One of the lessons we can take from this journey is that even today, we need to be able to recognize and deal with all sorts of emergencies, even medical ones, during a bug out, retreat, or camping trip to an isolated area! Even something as innocent as a camping trip can be deadly if the right knowledge and procedures are not available. There is never such a thing as too much knowledge, especially when preparing for any future situation, know what I mean?

Coffee out on the patio this morning. It's cool for a change and we need to take advantage of it!

8 comments:

Chickenmom said...

Their journals make fascinating reading. Everyone should know basic first aid, though. Don't think many could do surgery. Since it's cooler I bring some lemon meringue pie for all!

Sunnybrook Farm said...

I didn't trace his genealogy but the Floyd of KY typically came from VA and can trace native ancestors back to Powhatan. They were an influential early family and there is even a Floyd county.

linda m said...

Basic first aid is something everyone should know. I know mine has come in handy a few times. Especially when my son was younger and we didn't live close to a doctor or hospital. Very hot and humid here so coffee outside at your place sounds good and thanks Chickenmom for the lemon meringue pie.

Sixbears said...

We tend to forget how far modern medicine has come. With all its faults, there are some things only a good hospital can deal with.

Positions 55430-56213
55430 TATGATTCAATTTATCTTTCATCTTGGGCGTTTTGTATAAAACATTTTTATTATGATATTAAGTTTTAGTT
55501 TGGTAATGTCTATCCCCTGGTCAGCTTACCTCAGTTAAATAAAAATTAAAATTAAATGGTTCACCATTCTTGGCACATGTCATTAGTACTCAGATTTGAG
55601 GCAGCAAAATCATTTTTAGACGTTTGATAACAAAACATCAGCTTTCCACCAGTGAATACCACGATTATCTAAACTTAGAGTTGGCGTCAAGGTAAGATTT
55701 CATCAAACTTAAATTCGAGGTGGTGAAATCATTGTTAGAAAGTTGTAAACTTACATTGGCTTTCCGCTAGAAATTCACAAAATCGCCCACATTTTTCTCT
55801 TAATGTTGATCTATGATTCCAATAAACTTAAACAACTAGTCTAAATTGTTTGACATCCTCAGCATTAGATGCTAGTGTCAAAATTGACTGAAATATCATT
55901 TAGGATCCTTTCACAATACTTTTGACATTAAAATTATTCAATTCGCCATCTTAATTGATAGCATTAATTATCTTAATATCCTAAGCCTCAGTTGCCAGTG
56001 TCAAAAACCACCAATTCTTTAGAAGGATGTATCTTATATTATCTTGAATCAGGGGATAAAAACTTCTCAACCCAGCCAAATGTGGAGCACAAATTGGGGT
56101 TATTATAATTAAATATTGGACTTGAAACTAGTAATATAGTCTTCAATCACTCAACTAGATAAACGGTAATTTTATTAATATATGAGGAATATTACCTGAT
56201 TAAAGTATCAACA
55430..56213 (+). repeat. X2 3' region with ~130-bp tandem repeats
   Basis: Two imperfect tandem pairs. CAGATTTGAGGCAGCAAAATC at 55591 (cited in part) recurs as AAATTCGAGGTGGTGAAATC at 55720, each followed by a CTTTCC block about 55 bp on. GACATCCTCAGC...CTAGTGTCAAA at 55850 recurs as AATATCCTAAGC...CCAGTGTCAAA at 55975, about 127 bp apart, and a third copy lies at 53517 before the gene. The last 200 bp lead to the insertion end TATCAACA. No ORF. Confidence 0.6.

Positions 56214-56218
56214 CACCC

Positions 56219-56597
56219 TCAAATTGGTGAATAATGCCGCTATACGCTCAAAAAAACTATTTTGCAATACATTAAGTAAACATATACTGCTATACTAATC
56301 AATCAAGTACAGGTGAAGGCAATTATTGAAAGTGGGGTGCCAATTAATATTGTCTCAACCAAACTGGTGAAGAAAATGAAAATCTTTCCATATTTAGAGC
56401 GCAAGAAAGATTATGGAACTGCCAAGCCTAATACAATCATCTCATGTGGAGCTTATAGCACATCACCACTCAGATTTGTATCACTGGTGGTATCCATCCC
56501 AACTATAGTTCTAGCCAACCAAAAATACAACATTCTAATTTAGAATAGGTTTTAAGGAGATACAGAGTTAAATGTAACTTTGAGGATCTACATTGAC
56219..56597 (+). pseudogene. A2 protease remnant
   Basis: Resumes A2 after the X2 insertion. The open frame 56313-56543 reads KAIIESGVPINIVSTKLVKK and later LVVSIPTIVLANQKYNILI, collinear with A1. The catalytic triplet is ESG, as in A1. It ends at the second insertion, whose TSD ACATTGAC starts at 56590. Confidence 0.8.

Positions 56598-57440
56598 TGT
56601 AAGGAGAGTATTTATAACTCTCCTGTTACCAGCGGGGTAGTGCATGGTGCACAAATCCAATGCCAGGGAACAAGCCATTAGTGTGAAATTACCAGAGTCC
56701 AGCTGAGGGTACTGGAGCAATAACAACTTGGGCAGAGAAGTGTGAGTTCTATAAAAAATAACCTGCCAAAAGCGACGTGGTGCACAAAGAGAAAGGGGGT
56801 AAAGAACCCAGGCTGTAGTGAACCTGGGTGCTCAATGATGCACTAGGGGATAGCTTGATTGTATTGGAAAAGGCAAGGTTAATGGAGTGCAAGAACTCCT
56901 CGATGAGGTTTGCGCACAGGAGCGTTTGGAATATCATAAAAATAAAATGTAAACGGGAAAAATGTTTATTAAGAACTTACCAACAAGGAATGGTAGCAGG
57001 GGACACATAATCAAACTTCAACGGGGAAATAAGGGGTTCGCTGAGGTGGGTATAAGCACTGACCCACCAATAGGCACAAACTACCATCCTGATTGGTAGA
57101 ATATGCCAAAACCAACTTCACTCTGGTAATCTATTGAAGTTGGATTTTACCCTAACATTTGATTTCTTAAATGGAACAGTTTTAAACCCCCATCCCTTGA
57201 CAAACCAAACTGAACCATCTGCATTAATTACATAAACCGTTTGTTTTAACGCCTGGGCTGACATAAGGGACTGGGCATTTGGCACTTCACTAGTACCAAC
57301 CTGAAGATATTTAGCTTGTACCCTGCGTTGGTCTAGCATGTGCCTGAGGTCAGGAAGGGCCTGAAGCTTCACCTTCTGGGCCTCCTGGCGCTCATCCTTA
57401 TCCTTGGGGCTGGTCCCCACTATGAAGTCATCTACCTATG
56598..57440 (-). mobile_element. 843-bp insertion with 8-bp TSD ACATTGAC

JO said...

That is one of the best reads. I have enjoyed reading about the expedition. To bad such a bright young man had to pass like that.

Coffee on the patio and lemon meringue pie thank you.

Dizzy-Dick said...

A while back, there was problem at the research base on Antarctica. The only doctor at the base came down with acute appendicitis and had to operate on himself.

HermitJim said...

Hey Phyllis...
The pie sounds great!

Even Lewis and Clark admitted their lack of any kind of medicine or treatment. Something to consider!

Thanks for coming by today!



Hey Sunnybrook...
I figured he was from an influential family since he was so educated.

Thanks for coming over today!



Hey Linda...
We forget that many times, even the smallest thing can get bad very quickly without some kind of treatment.

Unfortunately, I reckon no one could have helped him much. Sad!

Thanks for dropping by today!



Hey Sixbears...
That is so true, my friend.

Thanks for the visit this morning!



Hey Jo...
Hard to believe that they only lost the one member, with all they faced!

Their journals are a big part of American history!

Thanks, sweetie, for coming over today!



Hey Dizzy...
Extreme situations call for extreme solutions! I think the doctor recovered, right?

Thanks for coming over this morning!

Hermit Ladee said...

PBS had a two or three part series on the Corp of Discovery. It was excellent! Yes, it's hard to believe a journey as long and as dangerous as that only had one death. And from the PBS series it would seem that, for some at least, their "normal" life after the long journey was a harder struggle. Who would have thought?